Tracking code caldwell guardian

Sunday, March 11, 2012

School Levy Elections Tuesday March 13

Sunday, March 11th, Taken from the Boise Guardian by David R. Frazier

A bunch of school levy elections set for Tuesday because the Idaho Legislature has shifted much of the cost of education to property owners while proclaiming legislators have “held the line” on tax hikes. They may have held the line, but only with a massive tax shift back to local school districts.

While there is plenty of room to manipulate the figures, we were struck that annual per–pupil expenditures ranged from $4,769 in Meridian to $7,733 in Caldwell. Boise School District spends $7,400 per student. Which begs the questions: “Are Caldwell kids nearly twice as smart as Meridian’s students? OR “Are Meridian’s administrators nearly twice as efficient as Boise’s?”
Our constitution and laws are intended to leave the education of our students and administration of public schools up to “local control.” Board members serve without pay and administer budgets equal to the cities and counties in which they exist.
Here's a link to the Statesman story on school bond elections and financial data...

Here's another link from the Boise Weekly on School District Financial and student data and probably one of the best of the lot.


  1. Meridians' costs should be much lower due to the high population density level there.

  2. The sky is falling. The sky is FALLING. This drumbeat with all the emotional baggage with it occurs just about every election cycle for the school districts. At some point this ends, simply because their is nothing more in the revenue ditch except dust no mater how noble the need. The success of school levy elections is to a large extent due to parents and other people of interest voting yes while the issue is not on the radar of enough voters that could kill it. I suspect this is changing for reasons like the tight economy AND the perception of the school levy proponents being "Pigs at the Trough". A backlash WILL happen eventually which will make it much more difficult to fund even the most legitimate needs, because of the perception of poor management, stewardship, and self interests of the requester's.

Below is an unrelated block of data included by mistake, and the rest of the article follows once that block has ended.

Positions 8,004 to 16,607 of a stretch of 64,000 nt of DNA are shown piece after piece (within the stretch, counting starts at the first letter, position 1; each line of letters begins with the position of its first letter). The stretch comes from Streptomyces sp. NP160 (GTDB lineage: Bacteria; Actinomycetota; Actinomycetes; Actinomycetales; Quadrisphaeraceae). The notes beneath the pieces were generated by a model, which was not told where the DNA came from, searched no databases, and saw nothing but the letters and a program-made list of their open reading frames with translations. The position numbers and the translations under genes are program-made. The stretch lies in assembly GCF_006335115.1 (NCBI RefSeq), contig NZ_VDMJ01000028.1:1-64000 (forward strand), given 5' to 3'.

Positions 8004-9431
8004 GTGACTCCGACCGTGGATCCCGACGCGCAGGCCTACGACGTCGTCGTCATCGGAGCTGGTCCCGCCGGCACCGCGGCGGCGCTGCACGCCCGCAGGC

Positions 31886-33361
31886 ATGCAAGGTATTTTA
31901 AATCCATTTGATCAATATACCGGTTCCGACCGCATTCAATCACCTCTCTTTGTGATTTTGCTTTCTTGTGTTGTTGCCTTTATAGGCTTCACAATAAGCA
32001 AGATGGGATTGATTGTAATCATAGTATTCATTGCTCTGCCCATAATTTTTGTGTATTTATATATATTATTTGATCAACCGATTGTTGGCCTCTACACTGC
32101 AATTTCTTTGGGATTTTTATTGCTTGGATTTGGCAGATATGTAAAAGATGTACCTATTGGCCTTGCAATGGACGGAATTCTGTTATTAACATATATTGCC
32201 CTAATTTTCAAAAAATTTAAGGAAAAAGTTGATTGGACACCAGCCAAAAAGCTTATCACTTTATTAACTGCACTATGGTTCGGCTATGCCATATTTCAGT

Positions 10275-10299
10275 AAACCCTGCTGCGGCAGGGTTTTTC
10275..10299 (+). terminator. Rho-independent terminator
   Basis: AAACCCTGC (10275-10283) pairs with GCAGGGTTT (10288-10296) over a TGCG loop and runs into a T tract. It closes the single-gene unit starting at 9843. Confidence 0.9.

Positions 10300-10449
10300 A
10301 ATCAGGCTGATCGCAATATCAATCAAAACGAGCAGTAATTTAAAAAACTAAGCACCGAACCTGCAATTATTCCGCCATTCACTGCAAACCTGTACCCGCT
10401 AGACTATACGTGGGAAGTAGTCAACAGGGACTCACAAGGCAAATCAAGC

3. These school districts could do a lot better if the officials would contract an independent auditor to find all the waste, fraud, embezzlement, and other corrupt issues that is going on with the taxpayers money in their school districts. VOTE NO ON MARCH 13.

    1. They are a public entity and as such they are audited annually. All an audit does is state that all the money spent was accounted for and the record keeping of that spending meets generally accepted accounting standards.

      For example: Mayor Nancolas received a full family membership to the Caldwell YMCA from the Caldwell URA on the taxapayers. The cost was around $950 for this perk. The audit said nothing about the legality of this purchase for the Mayor with taxpayer money. This violated the URA laws of Idaho and was acknowledged as illegal but it served no public purpose to prosecute this crime.

      Likewise, Mayor Tom Dale, spent $1500.00 for employee lunches despite an AG Opinion 78-44 this is not allowed. All the audit will do is say the money was accounted for when spent.